Photojournalism professor Kent Miller began his love affair with Alaska on a family cruise in 2008.
He had always wanted to photograph the scenery and wildlife there, so he contacted the National Park Service and sent in his portfolio. He was hoping to be invited to stay four days and shoot at Denali National Park. Instead, he was invited to stay for 10 days, and he has been invited back every year since then.
Miller taught a workshop from Aug. 26 through Sept. 1 at Denali National Park. The Road Scholar program, titled “Photographer’s Paradise, Denali in Fall Foliage,” was a combination of classroom and hands-on learning.
“We were in the prime of photography heaven with the fall colors,” Miller said.
Miller enjoyed capturing the scenery and the wildlife, while helping his group of senior citizen students learn to master their cameras.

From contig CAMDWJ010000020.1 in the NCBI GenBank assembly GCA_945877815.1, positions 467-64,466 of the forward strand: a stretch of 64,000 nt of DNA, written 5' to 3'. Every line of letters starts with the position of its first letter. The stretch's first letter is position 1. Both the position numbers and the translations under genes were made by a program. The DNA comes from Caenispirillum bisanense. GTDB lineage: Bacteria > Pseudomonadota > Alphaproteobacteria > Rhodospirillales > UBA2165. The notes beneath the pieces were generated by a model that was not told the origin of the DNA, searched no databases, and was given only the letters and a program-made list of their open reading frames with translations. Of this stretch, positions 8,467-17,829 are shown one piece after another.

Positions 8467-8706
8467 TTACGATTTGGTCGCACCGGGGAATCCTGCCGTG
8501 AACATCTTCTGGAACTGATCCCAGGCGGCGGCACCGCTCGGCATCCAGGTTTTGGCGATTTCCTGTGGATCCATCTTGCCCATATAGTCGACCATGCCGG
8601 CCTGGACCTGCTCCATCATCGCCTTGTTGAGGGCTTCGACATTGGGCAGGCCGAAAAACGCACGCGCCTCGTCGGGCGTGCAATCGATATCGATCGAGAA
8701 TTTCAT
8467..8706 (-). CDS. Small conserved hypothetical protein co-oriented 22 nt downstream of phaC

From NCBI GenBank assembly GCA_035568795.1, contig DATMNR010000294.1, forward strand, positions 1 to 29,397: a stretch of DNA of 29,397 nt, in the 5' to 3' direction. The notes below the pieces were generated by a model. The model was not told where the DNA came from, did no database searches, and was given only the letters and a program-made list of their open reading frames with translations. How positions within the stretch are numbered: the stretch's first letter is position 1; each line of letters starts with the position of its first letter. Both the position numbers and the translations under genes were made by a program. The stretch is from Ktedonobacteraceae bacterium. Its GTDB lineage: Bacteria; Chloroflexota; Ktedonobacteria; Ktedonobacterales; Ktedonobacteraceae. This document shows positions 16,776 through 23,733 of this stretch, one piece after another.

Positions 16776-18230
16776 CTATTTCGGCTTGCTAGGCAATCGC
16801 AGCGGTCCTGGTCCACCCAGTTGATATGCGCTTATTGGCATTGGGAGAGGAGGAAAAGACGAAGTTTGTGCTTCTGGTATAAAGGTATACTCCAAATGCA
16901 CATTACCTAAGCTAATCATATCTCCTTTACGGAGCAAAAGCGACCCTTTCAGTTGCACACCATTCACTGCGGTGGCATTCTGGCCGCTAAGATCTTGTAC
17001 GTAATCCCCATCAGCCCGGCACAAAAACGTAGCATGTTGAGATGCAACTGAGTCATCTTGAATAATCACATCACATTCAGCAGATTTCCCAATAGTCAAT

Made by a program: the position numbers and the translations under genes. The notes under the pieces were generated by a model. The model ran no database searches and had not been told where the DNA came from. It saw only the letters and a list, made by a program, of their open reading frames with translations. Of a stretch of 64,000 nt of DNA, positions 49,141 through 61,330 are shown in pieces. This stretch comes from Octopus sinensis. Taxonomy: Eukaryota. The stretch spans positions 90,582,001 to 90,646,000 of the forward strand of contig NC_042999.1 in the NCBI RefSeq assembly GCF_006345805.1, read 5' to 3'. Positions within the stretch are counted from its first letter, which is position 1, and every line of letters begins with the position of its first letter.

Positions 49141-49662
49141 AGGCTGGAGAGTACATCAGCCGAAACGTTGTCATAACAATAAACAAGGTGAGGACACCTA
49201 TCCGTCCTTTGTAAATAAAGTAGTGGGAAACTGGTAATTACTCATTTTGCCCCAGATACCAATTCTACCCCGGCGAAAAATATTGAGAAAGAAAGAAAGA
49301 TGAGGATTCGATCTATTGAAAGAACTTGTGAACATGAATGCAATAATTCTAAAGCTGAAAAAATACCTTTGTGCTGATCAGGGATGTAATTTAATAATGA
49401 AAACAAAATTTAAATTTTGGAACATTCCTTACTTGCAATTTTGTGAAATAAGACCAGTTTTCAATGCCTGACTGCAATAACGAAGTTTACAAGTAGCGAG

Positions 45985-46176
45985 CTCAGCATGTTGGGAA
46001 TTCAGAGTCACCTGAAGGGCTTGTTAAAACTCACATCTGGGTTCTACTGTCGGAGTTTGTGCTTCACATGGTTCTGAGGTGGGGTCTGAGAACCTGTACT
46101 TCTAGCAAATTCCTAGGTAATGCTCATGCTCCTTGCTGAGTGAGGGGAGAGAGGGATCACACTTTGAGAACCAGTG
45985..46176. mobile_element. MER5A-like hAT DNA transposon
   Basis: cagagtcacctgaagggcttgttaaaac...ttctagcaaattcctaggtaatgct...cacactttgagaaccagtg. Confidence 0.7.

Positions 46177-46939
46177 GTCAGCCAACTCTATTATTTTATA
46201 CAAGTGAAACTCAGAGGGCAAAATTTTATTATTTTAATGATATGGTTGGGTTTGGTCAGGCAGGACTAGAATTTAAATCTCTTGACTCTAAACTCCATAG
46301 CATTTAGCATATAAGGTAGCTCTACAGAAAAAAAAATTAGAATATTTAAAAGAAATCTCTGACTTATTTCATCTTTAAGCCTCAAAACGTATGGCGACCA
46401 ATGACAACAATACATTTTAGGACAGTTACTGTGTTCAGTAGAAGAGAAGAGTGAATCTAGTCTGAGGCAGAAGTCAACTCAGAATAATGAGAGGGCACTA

“Alaska is almost like a foreign country. It is so different and wild,” he said.
Miller’s volunteer work with the National Park Service and his photography have helped him establish internships for CMU students at three of Alaska’s national parks. Since 2009, students have spent their summers working as assistants to the parks’ media specialists at Denali, Kenai Fjords and the Southeast Utah Group. As a result, their photographs appear on the web sites of those parks, exhibits in visitor centers, bulletin boards, government publications and multimedia presentations.
“There’s an emphasis on the skills they learn here that gets super emphasized there,” Miller said about the internship program.
Miller checks in with the park rangers throughout the summer to help evaluate the students. He said they have really grown as photographers and expanded their skills after their experiences in Alaska.
It is Miller’s hope that his students will continue to challenge themselves, as he does in the classroom, to go outside their comfort zones and find what inspires them.
“Being a photojournalist is not only a great way to get things published, but it’s almost spiritual when you form relationships with people,” he said.